The children affected by the ceremony.

All the children of the family who have never been confirmed or officially named are included in the ceremony.

In traditional Kiganda society, the family includes children, parents, grandparents, uncles, aunts, brothers and sisters who may have their own children, and other immediate relatives. The Kiganda concept of family also includes the unborn members who are still in the loins of the living and members who have departed, while the household is the smallest unit of the family. The Euro or western concept of family is largely restricted to the household.

Preparing the Event
Members of the family, as in the manner described above, convene at the home of the children’s grandfather. Parents from the various homes which made up this family bring forward all the children who have not undergone confirmation and naming.

A big feast is prepared. The banquet signifies communion of the family, friends and neighbours in celebrating new members of the clan and the community. The ritual banquet consists of many selected local dishes, including matooke, millet bread, beef or goat meat plus the essential ritual items: unripe, unpeeled green bananas (empogola); mushrooms (obutiko obubaala); and sprats (enkejje). Simsim (sesame) in groundnut sauce and other vegetables are also part of this meal. The drinks consist of banana juice and beer. All items for the feast need the prior approval and ritual blessing of the clan elder or main celebrant.

Steamed unripe, unpeeled bananas (empogola) symbolise communion with twins since this type of dish is considered to be their specialty. Special songs for twins precede the rituals involved in the ceremony.

It is believed that mushrooms connect the departed with the living. It is believed that mushrooms contain properties that can protect the child from misfortune and from all manner of evil including witchcraft, magic, sorcery and taboos. Mushrooms are very much valued because the Baganda believe that they have high nutritional value and can be used to combat malnutrition and disease.
Sprats symbolise the spiritual connection of the Baganda with Lake Victoria (Ennyanja Nnalubale) and Ssese Islands, two major sources of the mythology and beliefs of the Baganda. It is believed that the lake and the islands of Ssese are the home of Buganda divinities.

Lubaale Mukasa is the chief divinity of the lake, while the sprat is the king of all the fish species found in the lake. The sprat is the totem of Mukasa, the chief divinity of the lake who lives in Ssese Islands and who is God’s agent for child-birth (ezzadde), wealth and bounty (obweeza). The Baganda therefore believe that the sprat when used their rituals connects their children with spiritually with Mukasa. The sprats are, on the other hand, considered nourishing and good for preventing and combating children’s diseases, such as measles and malnutrition.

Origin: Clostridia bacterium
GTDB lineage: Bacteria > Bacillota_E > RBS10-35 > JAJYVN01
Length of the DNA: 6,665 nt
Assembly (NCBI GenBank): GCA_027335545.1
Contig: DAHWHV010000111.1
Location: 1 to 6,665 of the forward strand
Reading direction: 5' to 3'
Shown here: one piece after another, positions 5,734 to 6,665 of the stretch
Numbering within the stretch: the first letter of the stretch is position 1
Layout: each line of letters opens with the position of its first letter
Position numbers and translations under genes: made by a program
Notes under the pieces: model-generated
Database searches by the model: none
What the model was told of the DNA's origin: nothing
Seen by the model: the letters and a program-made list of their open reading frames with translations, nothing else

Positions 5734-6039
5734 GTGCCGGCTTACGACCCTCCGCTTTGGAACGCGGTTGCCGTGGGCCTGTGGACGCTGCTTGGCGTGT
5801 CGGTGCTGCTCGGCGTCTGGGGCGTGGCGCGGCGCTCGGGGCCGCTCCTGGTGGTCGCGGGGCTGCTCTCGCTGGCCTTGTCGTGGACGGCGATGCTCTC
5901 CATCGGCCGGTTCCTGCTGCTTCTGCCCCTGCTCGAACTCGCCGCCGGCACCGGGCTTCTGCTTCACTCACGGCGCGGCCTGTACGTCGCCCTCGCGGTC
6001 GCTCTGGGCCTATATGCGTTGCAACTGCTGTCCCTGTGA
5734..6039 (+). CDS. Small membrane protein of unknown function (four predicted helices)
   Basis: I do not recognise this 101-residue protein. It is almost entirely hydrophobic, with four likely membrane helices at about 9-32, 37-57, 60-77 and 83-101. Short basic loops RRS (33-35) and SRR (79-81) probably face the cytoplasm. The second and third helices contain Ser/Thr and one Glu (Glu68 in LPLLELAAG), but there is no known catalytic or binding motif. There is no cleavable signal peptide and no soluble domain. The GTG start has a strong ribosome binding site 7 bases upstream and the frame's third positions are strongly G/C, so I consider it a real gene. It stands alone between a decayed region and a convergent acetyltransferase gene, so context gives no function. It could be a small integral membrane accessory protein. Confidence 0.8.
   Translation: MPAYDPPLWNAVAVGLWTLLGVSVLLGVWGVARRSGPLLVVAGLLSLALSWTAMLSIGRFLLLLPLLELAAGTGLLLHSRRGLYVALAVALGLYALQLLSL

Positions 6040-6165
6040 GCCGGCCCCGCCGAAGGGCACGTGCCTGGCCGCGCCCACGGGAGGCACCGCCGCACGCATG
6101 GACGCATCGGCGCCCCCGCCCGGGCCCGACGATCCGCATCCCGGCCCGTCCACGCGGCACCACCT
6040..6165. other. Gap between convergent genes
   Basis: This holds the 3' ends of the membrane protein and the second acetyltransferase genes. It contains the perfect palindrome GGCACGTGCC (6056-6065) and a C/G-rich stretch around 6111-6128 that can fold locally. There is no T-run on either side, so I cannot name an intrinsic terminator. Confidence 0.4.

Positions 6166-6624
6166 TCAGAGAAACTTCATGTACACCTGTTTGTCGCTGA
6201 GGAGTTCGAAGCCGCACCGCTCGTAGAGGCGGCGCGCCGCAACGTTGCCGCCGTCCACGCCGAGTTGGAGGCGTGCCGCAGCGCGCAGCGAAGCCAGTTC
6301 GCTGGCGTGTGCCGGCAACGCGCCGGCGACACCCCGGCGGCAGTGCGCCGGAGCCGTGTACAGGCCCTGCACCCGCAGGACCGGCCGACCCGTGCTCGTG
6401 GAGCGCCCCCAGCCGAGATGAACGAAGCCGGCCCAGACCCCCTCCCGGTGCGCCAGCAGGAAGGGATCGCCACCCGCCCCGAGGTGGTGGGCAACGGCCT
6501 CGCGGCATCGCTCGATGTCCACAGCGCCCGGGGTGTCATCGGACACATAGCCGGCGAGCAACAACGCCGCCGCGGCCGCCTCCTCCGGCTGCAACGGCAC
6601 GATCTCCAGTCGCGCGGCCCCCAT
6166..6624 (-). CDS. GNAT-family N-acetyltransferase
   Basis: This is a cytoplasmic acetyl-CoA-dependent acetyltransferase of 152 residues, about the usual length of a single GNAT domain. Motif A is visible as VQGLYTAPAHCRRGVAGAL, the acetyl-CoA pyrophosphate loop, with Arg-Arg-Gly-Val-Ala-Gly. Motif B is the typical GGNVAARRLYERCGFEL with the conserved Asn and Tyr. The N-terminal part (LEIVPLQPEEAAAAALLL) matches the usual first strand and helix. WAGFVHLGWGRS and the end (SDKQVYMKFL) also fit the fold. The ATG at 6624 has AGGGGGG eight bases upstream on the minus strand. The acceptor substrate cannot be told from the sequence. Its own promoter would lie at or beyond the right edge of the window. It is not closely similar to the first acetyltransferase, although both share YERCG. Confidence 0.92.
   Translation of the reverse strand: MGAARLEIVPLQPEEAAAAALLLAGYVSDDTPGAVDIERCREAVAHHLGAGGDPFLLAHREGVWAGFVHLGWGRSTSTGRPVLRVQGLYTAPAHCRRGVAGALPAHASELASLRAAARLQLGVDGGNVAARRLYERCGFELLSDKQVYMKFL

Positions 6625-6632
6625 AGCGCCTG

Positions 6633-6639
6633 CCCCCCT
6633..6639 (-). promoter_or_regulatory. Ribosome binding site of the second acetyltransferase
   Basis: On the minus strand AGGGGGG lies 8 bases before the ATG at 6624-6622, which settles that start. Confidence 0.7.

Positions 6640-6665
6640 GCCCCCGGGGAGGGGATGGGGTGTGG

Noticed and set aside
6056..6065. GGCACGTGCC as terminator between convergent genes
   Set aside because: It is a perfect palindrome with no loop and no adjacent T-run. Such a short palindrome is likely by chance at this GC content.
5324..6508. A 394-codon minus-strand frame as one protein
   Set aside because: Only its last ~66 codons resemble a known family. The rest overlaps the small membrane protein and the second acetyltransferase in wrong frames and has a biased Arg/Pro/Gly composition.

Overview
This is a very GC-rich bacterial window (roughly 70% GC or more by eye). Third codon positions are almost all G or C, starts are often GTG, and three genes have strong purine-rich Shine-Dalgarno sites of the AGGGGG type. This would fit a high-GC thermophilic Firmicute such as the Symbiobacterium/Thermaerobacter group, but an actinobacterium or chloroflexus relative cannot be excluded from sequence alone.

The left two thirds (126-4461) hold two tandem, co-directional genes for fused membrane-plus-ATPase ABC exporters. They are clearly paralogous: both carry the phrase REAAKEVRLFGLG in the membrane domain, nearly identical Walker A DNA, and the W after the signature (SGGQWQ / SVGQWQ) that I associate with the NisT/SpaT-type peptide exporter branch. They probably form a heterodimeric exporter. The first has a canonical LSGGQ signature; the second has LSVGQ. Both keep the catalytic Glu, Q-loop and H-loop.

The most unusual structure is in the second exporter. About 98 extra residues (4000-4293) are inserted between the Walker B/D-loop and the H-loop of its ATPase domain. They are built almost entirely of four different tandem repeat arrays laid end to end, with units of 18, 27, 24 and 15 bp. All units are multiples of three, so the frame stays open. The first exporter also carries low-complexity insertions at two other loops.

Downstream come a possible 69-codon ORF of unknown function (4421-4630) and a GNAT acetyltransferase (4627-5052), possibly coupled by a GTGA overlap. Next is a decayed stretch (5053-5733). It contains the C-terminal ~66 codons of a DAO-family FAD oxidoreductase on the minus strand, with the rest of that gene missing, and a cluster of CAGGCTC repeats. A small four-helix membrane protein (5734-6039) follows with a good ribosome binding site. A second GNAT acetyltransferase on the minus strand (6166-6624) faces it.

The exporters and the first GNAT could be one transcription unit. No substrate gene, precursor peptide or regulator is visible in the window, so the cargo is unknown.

Simsim (sesame) symbolises plenty, prosperity and multiplication; and is regarded as nutritious because it contains oil and vitamins and nutrients which are considered good for proper child growth.

Millet indicates bounty and strength. It is regarded as highly nutritious and resistant to disease attacks. It is believed that it gives vitality, endurance and longevity. It is used in the feast to wish the children a long life and a life of plenty and a life in which they can use stamina and endurance to overcome difficulties. Millet is also associated with the myth of Kintu and Nnambi, the first people on earth and the original ancestors of the Baganda. It is a symbol of the children’s origin and a reminder that their great ancestor, Nnambi, had gone back to heaven to collect millet when she was accompanied by her brother Death (Walumbe) who causes misery to mankind. Millet was the main food of the Baganda before the arrival of matooke (bananas) from Asia.

Beer brings unity as it is shared by all regardless of status. Quite often, part of the beer is offered as libation to appease ancestors and family spirits and exorcise them not to harm the child and to protect it from enemies.

The sweetness in juice is an indication of the sweetness of the world which should be enjoyed by the child in life.

The coffee beans, which are shared and used in the rituals, symbolise brotherhood. They are used as an offering to the ancestors and family spirits in order to create a bond, a brotherhood, between the child and ancestors and family spirits, and seek protection for the child from harm, as well as long life and prosperity for the child. Coffee beans are also used to consolidate brotherly ties and understanding among family members, friends and the community.

Drums and other musical instruments are played at the ceremony as a sign of rejoicing and marking a great event in the history of the clan and the community. Of special importance is the clan’s drum (omubala) which is sounded to mark the theme of the occasion.

Key celebrants